Conference goers will hear from climate-change-denying all-stars like Texas Governor Rick Perry, Heritage Foundation President Jim DeMint, and former GOP presidential candidate Herman Cain. They’ll also be getting a copy of the most recent “report” from the NIPCC—the Nongovernmental International Panel on Climate Change. The NIPCC is funded by the Heartland Institute, one of the major players in climate change denial, and a group which has compared people who believe in climate change to the Unabomber.
ALEC’s push to protect Big Oil interests and to sabotage clean energy policies isn’t something new. It’s been a major goal of the secretive organization for a while now. According to documents obtained by The Guardian, last year alone, ALEC pushed 70 bills in 37 states that would have hurt clean energy growth and development.
ALEC-crafted legislation has also played a major role in the battles between solar power customers and utility companies in Arizona over the past year, and also led to a Republican state lawmaker in Kansas being kicked out of that state’s Chamber of Commerce because he opposed ALEC-backed legislation that was intended to weaken Kansas’ renewable energy standards.
ALEC is also behind bills in several states that would require schools to teach climate change denial as part of their curriculum. In January of last year alone, ALEC successfully got its “Environmental Literacy Improvement Act” into the Colorado, Arizona and Oklahoma state legislatures. And some states, like Louisiana, have already adopted similar versions of that legislation.
While ALEC has been around for nearly 40 years, recent Supreme Court decisions like Citizens United have put the group's ability to influence or essentially own Republican lawmakers on steroids. Thanks to the Supreme Court-created ideas that "money is speech" and "corporations are people," ALEC has gained tremendous power, and it’s using that power to sabotage us and the only planet we can call home.
The conservative lawmakers and corporate shills who make up ALEC are the very people keeping us from developing the clean and green energy policies that are essential for the survival of our planet and the human race. As Dale Eisman, director of communications for Common Cause, put it, “Whatever the issue—labor, schools, climate or energy—they [ALEC] are drafting bills to advance corporate interests that don’t necessarily coincide with the public interest.”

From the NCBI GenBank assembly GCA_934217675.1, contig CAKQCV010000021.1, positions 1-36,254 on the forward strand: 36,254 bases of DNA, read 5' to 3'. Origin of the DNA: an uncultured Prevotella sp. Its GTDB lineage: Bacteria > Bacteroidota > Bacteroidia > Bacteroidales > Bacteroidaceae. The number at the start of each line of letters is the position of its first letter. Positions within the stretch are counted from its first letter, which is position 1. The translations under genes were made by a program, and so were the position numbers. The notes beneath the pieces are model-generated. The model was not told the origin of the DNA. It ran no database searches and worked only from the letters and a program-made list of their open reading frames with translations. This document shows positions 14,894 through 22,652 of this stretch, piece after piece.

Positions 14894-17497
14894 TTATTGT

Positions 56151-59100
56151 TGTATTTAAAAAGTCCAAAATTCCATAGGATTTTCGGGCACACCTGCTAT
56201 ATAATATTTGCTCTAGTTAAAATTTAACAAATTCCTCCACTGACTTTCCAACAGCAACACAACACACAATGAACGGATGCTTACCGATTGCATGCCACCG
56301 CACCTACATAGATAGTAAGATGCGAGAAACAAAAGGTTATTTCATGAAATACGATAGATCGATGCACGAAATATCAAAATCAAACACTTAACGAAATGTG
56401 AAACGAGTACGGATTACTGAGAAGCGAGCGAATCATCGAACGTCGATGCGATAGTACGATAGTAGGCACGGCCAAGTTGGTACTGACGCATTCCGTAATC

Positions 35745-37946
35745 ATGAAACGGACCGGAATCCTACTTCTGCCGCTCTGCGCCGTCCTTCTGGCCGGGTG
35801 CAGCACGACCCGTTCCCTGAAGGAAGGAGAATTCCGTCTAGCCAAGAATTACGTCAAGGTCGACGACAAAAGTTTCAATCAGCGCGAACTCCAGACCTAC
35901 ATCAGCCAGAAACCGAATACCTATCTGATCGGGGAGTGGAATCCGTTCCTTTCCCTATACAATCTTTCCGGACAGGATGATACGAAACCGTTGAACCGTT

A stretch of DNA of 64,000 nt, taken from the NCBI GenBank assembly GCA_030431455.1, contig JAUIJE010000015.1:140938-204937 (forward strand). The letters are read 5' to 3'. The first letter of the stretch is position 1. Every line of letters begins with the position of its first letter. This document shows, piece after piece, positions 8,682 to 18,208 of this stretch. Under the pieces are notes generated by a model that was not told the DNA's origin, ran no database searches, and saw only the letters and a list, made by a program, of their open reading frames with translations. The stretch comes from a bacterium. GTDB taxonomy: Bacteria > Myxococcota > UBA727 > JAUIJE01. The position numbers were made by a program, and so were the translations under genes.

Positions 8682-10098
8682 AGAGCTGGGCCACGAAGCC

If want to have any chance of saving the human race from the greatest threat it has ever faced, then we need to start putting public interests ahead of corporate interests, and the only way we can do that is by getting money out of politics. We need to amend the Constitution, to say that money is not speech, and that corporations are not people. The future of our planet depends on it. Go to movetoamend.org to learn all about it.
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*Editor's note: This article was updated at 12:50 p.m. with new information.*
After writing letters to nine utility companies that have supported the anti-science, environmental attack campaign waged by a secretive lobbying group called the American Legislative Exchange Council (ALEC), Greenpeace has directly confirmed at least six large U.S. utility companies have ceased supporting the secretive lobbying group in recent years:
- MidAmerian Energy Holdings Company (MEHC)
- PacifiCorp—a MEHC subsidiary with distinct ALEC membership as of 2011
- NV Energy—now a MEHC subsidiary with distinct ALEC membership as of 2011
- Alliant Energy
- Ameren– confirmed at shareholder meeting last week
As ALEC begins its 2014 Spring Task Force Summit in Kansas City, MO, this isn't great news for Corporate America's Trojan Horse in our Statehouses. Last year, ALEC experienced a $1.3 million budget shortfall from an exodus of its corporate members in recent years.